• Introduction of corticosteroids at an early stage in patients with proliferative IgAN slows the development of pathological histological changes and reduces proteinuria. In patients with modest proteinuria (1.5-3.5 g/day) corticosteroids slow deterioration of kidney function.

    • Immunosuppressants (mycophenolate, azathioprine, cyclophosphamide) are reserved for patients at high risk of progression, with progressive crescentic IgA nephropathy and are to be avoided if the biopsy shows advanced interstitial fibrosis or tubular atrophy.1

ESRD requires dialysis or transplantation. Recurrence of IgAN after kidney transplantation is an important cause of graft failure.10

There is evidence that tonsillectomy slows down the progression of IgA nephropathy.11 However, it is not currently recommended in guidelines, unless otherwise indicated due to recurrent infection.8 .


In the majority this is a benign disease but CKD and ESRD may eventually appear in 40% of patients within 20 years.1 4 This is a significant number with a serious adverse outcome, and a benign course is usually a retrospective diagnosis.

Mortality in patients with IgAN was found in one study to be twice the expected rate, but not significantly increased before renal replacement therapy.12

The degree of proteinuria and hypertension and presence of reduced eGFR at time of biopsy are the strongest predictors of poor outcome.1 The risk for CKD increases with higher levels of proteinuria. Histological features associated with a poor prognosis include segmental glomerulosclerosis, interstitial fibrosis, and endocapillary proliferation.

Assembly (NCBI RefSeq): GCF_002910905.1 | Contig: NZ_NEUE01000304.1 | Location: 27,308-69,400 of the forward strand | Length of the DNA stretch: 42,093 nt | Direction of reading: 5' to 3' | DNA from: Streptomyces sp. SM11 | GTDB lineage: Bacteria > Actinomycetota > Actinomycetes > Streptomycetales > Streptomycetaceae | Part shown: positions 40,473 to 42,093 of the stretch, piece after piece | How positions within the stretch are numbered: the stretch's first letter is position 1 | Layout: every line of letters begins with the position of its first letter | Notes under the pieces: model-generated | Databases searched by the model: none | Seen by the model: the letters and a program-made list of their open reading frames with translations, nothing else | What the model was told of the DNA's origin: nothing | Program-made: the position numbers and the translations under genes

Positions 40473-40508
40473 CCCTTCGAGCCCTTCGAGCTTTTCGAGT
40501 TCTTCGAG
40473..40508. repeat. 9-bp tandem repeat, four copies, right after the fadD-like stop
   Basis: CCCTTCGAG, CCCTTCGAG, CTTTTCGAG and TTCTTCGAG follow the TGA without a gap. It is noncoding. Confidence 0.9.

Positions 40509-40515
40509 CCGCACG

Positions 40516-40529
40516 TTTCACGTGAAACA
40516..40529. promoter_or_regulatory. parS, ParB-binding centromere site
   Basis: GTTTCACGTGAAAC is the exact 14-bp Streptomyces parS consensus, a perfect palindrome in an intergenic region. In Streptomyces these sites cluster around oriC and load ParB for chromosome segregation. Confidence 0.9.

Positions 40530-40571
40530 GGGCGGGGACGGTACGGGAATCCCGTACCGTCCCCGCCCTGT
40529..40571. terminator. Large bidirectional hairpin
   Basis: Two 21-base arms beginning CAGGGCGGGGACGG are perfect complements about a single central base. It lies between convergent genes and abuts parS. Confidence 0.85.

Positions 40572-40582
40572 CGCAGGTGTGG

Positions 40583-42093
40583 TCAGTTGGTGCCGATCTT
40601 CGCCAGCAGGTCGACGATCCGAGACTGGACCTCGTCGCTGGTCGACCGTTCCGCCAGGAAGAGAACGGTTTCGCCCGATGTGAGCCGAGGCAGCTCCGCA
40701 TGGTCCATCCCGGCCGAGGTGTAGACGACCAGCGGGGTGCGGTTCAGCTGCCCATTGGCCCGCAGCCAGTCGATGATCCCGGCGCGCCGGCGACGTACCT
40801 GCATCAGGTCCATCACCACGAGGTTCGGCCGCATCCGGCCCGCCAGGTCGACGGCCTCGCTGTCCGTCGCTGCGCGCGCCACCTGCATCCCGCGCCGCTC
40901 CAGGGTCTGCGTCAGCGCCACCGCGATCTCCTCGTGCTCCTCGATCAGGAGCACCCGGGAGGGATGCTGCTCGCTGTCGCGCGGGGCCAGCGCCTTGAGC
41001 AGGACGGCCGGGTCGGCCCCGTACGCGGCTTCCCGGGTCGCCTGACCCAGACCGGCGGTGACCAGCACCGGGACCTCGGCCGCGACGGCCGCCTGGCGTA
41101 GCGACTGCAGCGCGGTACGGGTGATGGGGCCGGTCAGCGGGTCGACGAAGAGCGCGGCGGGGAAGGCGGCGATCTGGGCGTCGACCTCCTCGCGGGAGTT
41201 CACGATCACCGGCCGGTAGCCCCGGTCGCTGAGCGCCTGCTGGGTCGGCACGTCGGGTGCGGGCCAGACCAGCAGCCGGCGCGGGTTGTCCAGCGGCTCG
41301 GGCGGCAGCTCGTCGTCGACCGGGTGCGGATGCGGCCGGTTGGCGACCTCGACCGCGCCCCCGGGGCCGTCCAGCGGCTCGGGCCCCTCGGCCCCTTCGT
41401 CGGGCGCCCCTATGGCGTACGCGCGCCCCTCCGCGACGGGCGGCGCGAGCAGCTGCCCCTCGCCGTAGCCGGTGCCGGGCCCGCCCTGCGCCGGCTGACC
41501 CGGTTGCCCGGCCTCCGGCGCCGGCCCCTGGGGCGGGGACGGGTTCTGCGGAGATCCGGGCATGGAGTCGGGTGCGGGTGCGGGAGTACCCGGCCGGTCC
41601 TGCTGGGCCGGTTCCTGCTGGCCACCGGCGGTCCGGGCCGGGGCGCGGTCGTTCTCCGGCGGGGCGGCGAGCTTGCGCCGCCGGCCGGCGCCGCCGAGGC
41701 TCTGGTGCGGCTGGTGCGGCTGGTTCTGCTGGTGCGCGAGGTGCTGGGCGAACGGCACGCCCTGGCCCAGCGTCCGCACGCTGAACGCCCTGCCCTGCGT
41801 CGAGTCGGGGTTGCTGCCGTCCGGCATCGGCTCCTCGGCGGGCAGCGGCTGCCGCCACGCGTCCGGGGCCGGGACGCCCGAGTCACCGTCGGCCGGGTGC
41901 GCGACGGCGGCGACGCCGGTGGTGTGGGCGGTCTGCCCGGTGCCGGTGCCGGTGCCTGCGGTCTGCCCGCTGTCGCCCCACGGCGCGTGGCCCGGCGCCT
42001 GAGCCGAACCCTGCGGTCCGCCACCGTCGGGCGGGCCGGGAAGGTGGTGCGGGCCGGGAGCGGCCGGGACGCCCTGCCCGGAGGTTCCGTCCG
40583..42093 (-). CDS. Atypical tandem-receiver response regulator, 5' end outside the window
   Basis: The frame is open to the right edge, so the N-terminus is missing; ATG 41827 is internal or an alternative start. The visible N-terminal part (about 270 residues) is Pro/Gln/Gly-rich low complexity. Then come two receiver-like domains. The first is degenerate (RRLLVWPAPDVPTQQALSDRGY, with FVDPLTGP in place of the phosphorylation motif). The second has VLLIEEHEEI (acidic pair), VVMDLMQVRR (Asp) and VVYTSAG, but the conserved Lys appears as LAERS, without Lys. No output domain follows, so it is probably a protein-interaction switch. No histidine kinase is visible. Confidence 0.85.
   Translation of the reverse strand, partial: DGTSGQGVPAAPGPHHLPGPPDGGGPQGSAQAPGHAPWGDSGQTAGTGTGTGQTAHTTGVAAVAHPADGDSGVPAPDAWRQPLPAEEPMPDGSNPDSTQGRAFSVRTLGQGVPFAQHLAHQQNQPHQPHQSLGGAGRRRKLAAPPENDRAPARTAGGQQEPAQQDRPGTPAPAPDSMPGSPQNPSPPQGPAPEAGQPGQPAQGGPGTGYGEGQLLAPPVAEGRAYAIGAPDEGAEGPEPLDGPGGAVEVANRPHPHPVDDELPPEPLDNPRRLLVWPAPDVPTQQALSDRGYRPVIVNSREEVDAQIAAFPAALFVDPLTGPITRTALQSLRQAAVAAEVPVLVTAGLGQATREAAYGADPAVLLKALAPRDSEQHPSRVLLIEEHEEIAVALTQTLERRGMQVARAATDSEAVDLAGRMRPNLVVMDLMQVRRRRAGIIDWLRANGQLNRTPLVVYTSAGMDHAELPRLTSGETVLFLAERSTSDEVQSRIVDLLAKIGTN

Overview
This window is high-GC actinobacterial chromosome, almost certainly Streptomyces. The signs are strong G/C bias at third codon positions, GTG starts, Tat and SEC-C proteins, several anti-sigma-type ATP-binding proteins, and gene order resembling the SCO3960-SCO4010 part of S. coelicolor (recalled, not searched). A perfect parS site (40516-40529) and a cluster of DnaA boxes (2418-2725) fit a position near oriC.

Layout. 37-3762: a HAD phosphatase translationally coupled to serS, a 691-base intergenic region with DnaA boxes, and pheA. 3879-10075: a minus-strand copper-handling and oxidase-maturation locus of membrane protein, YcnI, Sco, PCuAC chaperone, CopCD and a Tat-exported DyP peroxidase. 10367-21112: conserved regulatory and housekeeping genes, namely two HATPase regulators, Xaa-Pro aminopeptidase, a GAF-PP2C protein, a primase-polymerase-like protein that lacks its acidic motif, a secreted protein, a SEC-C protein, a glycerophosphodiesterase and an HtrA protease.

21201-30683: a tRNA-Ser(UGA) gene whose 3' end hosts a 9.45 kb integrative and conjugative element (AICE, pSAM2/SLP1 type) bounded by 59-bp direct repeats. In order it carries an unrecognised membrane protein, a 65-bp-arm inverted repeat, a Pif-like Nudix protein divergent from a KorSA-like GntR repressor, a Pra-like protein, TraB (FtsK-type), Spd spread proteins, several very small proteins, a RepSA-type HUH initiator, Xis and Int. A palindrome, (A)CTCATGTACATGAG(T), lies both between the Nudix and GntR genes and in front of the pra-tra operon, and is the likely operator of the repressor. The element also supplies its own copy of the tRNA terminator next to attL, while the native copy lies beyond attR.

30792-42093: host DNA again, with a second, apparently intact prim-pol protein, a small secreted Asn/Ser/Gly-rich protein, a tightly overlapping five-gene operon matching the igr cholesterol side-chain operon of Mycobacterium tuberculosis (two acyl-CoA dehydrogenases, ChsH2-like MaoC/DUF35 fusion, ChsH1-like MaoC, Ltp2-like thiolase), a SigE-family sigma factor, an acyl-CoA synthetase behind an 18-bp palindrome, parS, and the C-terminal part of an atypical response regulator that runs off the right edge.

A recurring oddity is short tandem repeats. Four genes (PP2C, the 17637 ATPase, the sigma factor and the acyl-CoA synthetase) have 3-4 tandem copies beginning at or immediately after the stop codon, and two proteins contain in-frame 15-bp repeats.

Further reading and references

  1. Tashakkorinia N, Muco E, Tudor ME; Berger Disease.
  2. Suzuki H, Kiryluk K, Novak J, et al; The pathophysiology of IgA nephropathy. J Am Soc Nephrol. 2011 Oct;22(10):1795-803. doi: 10.1681/ASN.2011050464. Epub 2011 Sep 23.
  3. Trimarchi H, Barratt J, Cattran DC, et al; Oxford Classification of IgA nephropathy 2016: an update from the IgA Nephropathy Classification Working Group. Kidney Int. 2017 May;91(5):1014-1021. doi: 10.1016/j.kint.2017.02.003. Epub 2017 Mar 22.
  4. Rajasekaran A, Julian BA, Rizk DV; IgA Nephropathy: An Interesting Autoimmune Kidney Disease. Am J Med Sci. 2021 Feb;361(2):176-194. doi: 10.1016/j.amjms.2020.10.003. Epub 2020 Oct 8.
  5. IgA Nephropathy, Susceptibility to 1, IgAN1; Online Mendelian Inheritance in Man (OMIM)
  6. Rawla P, Limaiem F, Hashmi MF; IgA Nephropathy.
  7. Floege J, Rauen T, Tang SCW; Current treatment of IgA nephropathy. Semin Immunopathol. 2021 Oct;43(5):717-728. doi: 10.1007/s00281-021-00888-3. Epub 2021 Sep 8.
  8. KDIGO Clinical Practice Guideline for Glomerulonephritis; International Society of Nephrology (2021).
  9. Natale P, Palmer SC, Ruospo M, et al; Immunosuppressive agents for treating IgA nephropathy. Cochrane Database Syst Rev. 2020 Mar 12;3(3):CD003965. doi: 10.1002/14651858.CD003965.pub3.
  10. Uffing A, Perez-Saez MJ, Jouve T, et al; Recurrence of IgA Nephropathy after Kidney Transplantation in Adults. Clin J Am Soc Nephrol. 2021 Aug;16(8):1247-1255. doi: 10.2215/CJN.00910121.
  11. Li Y, Wan Q, Lan Z, et al; Efficacy and indications of tonsillectomy in patients with IgA nephropathy: a retrospective study. PeerJ. 2022 Dec 5;10:e14481. doi: 10.7717/peerj.14481. eCollection 2022.
  12. Knoop T, Vikse BE, Svarstad E, et al; Mortality in patients with IgA nephropathy. Am J Kidney Dis. 2013 Nov;62(5):883-90. doi: 10.1053/j.ajkd.2013.04.019. Epub 2013 Jun 21.

Article history

The information on this page is written and peer reviewed by qualified clinicians.

symptom checker

Feeling unwell?

Assess your symptoms online for free